Q: What is the pilot project of crop insurance?
A: The crop insurance system is designed to cover damages to crops due to erratic weather conditions in the country. The government gave the green light to carry out the pilot project of crop insurance on 31 January 2018. This permit is not meant for running a crop insurance business but for research and experimentation.
Q: How long does it take to conduct a pilot project for research? What are your further plans?
A: The pilot project will be undertaken for two years, covering the Yangon, Ayeyawady, Magway and Mandalay regions. If other regions and states also demand a pilot project, we will proceed to those areas. We will undertake the project first for paddy on an experimental basis rather than edible oil crops, industrial crops and garden crops.
Q: How did you come up with the crop insurance scheme?
A: Myanma Insurance was founded in 1952, providing 27 types of insurance. There is no insurance to cover the agricultural sector or crops. This will be a new challenge for the insurance industry. When we conceived this plan in 2016, a pensioner from Myanma Insurance, now working for our company, disagreed with it. However, I submitted a proposal despite the disagreement. Crop insurance will pay for any loss depending on the yield, according to the agreement made by both the parties. This means insurance will cover the loss if the yield is lower than the expected volume owing to erratic weather. Neighbouring countries such as India and Thailand have been providing a crop insurance system for farmers since 1970. We developed the crop insurance scheme for the benefits of the farmers.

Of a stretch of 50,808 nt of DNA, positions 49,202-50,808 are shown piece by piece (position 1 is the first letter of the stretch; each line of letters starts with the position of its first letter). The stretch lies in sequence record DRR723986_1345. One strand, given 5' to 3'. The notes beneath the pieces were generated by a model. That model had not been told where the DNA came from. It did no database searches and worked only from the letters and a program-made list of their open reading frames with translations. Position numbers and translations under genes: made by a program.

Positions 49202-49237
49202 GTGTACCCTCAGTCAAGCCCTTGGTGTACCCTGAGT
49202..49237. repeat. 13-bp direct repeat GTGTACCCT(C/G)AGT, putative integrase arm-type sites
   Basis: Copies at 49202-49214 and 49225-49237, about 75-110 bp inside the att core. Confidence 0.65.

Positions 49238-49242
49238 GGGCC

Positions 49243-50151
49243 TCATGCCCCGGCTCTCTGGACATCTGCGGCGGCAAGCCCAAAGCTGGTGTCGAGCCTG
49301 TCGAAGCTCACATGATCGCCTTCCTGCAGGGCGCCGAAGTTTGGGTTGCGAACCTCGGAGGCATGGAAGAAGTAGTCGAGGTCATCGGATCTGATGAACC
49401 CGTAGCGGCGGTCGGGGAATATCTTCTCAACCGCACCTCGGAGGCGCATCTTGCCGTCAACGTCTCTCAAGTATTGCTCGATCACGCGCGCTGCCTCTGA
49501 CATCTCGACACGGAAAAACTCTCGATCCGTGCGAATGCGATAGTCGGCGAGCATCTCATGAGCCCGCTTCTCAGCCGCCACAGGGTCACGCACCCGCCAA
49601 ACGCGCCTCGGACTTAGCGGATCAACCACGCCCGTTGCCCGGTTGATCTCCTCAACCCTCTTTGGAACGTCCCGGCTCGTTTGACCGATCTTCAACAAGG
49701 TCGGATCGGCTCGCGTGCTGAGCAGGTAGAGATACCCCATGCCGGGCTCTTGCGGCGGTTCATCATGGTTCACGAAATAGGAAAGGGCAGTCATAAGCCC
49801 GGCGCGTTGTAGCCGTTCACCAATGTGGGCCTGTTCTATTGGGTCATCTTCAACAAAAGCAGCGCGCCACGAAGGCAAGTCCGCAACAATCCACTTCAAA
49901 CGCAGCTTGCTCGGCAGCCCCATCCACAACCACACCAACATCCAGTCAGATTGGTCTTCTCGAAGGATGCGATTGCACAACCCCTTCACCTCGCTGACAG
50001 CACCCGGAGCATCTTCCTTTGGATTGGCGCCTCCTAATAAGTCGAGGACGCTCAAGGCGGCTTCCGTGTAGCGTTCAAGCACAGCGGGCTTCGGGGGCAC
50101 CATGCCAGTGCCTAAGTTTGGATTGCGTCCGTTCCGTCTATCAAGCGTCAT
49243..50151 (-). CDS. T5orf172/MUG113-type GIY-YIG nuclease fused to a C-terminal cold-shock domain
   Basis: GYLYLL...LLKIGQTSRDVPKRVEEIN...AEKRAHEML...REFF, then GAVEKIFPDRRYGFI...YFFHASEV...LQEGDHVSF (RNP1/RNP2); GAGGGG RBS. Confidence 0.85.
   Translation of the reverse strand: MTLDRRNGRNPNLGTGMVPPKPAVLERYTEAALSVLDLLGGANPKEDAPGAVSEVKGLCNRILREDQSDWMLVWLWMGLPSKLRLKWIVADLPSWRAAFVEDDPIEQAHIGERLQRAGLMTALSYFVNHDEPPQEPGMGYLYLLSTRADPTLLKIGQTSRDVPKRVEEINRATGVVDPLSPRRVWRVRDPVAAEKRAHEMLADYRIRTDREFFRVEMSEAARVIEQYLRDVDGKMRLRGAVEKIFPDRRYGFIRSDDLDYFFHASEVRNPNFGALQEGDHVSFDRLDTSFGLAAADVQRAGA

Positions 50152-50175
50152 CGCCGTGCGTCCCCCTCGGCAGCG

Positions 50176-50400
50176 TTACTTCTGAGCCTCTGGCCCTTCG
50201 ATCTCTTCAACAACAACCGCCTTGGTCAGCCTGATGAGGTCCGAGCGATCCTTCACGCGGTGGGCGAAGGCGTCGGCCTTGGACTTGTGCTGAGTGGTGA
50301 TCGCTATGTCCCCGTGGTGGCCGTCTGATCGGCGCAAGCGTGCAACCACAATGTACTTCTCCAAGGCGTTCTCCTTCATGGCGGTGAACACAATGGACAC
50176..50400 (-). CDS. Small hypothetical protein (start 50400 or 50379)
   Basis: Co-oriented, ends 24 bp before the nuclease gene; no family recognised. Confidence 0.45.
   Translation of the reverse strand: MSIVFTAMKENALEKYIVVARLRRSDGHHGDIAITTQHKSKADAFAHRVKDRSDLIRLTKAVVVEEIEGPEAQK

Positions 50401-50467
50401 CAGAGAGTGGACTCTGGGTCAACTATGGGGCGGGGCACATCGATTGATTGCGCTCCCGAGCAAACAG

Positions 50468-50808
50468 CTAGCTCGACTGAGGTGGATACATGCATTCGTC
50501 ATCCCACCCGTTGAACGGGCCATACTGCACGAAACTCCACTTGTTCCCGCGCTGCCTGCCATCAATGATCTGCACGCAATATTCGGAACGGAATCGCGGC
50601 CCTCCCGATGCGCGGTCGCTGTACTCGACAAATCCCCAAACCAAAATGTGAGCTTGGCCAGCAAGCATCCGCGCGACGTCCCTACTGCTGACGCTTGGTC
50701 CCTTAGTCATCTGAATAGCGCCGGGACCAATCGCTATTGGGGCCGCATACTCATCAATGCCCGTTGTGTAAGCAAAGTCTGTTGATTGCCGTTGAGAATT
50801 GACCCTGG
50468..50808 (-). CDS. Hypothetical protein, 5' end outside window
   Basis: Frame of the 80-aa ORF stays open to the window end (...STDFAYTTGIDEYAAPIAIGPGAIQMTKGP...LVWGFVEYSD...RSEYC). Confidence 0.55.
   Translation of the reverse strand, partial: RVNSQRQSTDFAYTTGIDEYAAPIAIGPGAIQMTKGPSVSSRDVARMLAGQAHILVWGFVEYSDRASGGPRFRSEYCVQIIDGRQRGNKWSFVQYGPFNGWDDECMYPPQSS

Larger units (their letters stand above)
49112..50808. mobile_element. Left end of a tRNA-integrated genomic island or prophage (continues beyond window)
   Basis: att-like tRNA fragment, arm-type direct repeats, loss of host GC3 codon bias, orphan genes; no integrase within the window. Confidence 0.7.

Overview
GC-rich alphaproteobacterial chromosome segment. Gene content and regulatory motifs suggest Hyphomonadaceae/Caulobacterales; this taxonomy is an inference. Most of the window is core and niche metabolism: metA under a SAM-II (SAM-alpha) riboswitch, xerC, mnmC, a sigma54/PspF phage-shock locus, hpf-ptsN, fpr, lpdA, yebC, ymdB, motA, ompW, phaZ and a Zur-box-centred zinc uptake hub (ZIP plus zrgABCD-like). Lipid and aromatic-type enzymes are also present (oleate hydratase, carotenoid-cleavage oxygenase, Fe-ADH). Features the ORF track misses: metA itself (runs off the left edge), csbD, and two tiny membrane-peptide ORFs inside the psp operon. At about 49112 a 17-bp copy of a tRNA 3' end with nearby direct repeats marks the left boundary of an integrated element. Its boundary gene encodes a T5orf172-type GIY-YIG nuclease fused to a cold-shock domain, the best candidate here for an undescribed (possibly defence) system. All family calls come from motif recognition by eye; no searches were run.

Q: What were the challenges in designing a new crop insurance system?
A: As I said above, this new system lacks encouragement from the private and public sectors. Even the pilot project proposal that I had submitted in 2016 was approved only this year. The proposal was submitted to the parliament in June 2017. Another challenge is of setting the premium rate. There is no mathematician in the insurance sector in our country. This being so, we calculate the premium rate by referring to those in other countries. To set a premium rate, the sum insured (maximum amount payable) is calculated on the risk factor and the possible loss. The premium rate may vary depending on crop varieties, growing season and regions. So, we are conducting the pilot project. Some countries took 10 years just to conduct the research.
Q: Do you believe the pilot project will be successful?
A: I do. However, multi-stakeholders, including officials, the insurer, the insurance buyer and related organisations, must make concerted efforts to achieve this.
Q: When will you start this pilot project? What are the further plans?
A: The pilot project will begin during the upcoming paddy season. Also, the Pyithu Hluttaw Agriculture, Livestock and Rural Social Development Committee has urged us to implement this as soon as possible. We are planning to cooperate with related departments: Administrative Department, Agriculture Department, the Myanmar Agricultural Development Bank and the Meteorology and Hydrology Department. We will hold a meeting with related regional government officials. This project will be implemented by forming working committees. A systematic crop insurance system will emerge if those engaged in this sector work well together.
Hsu Hnin Lae